Here’s our contribution, submitted in writing: If the purpose driving the “one man, one vote” initiative is to ensure that each member of the Legislative Assembly represents approximately the same number of people, the Boundary Commission cannot avoid addressing the flagrant violations of that concept by the current compositions of the districts of North Side and East End.
If the Boundary Commission does not ameliorate those patent and blatant examples of electoral inequality, then none of its recommendations merits serious consideration.
While we focus on the eastern half of Grand Cayman, note that we would also make similar arguments in favor of rectifying the relative “over-representation” of Cayman Brac and Little Cayman, if it were not for the fact that the Sister Islands’ two legislative seats are protected by the ultimate law of the land, the Cayman Islands Constitution.
Setting aside the Sister Islands and its two legislators, Grand Cayman has 17,281 registered voters and 16 elected members, equating to 1,080 voters per member, based on current statistics from the Elections Office.
Under the prevailing multi-member electoral system, the districts of George Town and Bodden Town are relatively “under-represented,” with 1,230 and 1,129 voters per member, respectively. West Bay has 1,041 voters per member, which is still close to the overall average.
However, North Side, with 586 voters, and East End, with 632 voters, are wildly over-represented.
Indeed, the most elegant solution appears to be to combine the two into a single district, with 1,218 voters represented by a single elected member — putting it on par, proportionally, with the country’s capital district of George Town.
We realize that adding North Side and East End together, and subtracting one elected member, would greatly impact the political futures of the two current incumbents, North Side MLA Ezzard Miller and East End MLA Arden McLean, who would face the following options: run against the other, switch districts or retire.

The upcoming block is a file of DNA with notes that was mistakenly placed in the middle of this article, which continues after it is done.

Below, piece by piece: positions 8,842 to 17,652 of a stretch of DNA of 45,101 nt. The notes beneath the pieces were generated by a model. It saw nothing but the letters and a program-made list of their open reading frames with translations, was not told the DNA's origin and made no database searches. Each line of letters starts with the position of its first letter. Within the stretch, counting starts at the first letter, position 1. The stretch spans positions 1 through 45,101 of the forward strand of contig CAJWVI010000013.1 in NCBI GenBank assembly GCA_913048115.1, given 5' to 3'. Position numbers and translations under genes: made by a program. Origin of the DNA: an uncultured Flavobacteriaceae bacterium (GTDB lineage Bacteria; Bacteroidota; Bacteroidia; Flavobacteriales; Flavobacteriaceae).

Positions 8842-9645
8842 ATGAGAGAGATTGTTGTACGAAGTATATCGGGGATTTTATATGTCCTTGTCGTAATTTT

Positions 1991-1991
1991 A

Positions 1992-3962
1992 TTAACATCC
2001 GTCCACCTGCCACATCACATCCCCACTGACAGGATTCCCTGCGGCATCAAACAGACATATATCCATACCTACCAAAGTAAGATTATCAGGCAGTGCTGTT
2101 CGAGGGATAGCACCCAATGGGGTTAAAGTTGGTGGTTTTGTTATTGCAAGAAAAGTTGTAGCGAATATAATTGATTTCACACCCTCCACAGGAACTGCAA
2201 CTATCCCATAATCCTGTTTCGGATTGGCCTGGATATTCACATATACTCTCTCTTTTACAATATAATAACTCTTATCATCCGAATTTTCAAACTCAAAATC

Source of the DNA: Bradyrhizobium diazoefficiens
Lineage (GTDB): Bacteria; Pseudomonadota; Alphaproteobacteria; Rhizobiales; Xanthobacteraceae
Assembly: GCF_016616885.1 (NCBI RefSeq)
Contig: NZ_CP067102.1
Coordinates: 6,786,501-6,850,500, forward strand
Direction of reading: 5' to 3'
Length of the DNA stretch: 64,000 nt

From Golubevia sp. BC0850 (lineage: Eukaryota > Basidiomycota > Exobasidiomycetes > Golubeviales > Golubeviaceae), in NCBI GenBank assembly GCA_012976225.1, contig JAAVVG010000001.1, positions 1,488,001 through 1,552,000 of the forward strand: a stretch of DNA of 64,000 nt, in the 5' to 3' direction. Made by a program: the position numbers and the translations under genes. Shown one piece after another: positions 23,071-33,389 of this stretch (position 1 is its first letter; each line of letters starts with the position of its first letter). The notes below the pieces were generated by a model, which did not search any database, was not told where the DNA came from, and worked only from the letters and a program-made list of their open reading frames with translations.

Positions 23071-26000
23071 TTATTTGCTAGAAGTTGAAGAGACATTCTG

Mr. Miller and Mr. McLean, and like-minded others, may no doubt argue that merging North Side and East End would infringe upon “historical” or “cultural” district boundaries, which reflect Grand Cayman’s pattern of development revolving around five distinct population centers.
However, neither the political fortunes of individuals nor historic precedent should limit the Boundary Commission’s considerations. “Redistricting,” by definition, involves the redrawing of district lines; in practice, that necessitates changing fortunes for some politicians.
There is no reason why North Side and East End should continue to enjoy having an “extra” seat in the Legislative Assembly, using as a rhetorical shield the “preservation of historic or cultural boundaries,” while Grand Cayman’s other three districts — Bodden Town, George Town, West Bay — are carved up to create 14 brand-new “mini-districts.”
Putting it another way, every district in Grand Cayman is equally historical, and the lines demarcating East End and North Side should be no more sacrosanct than the invisible lines separating Bodden Town, George Town and West Bay.
If any single district is a candidate for “redrawing,” then all must be — as a matter of consistency, equity and fairness. Cayman’s system of voting, at the least, must promote equality over favoritism, national aims over parochial interests, and, above all, unity over division.
While at this point the Compass remains agnostic in regard to any specific electoral scheme (including the current one), we will be weighing in periodically as this national debate continues.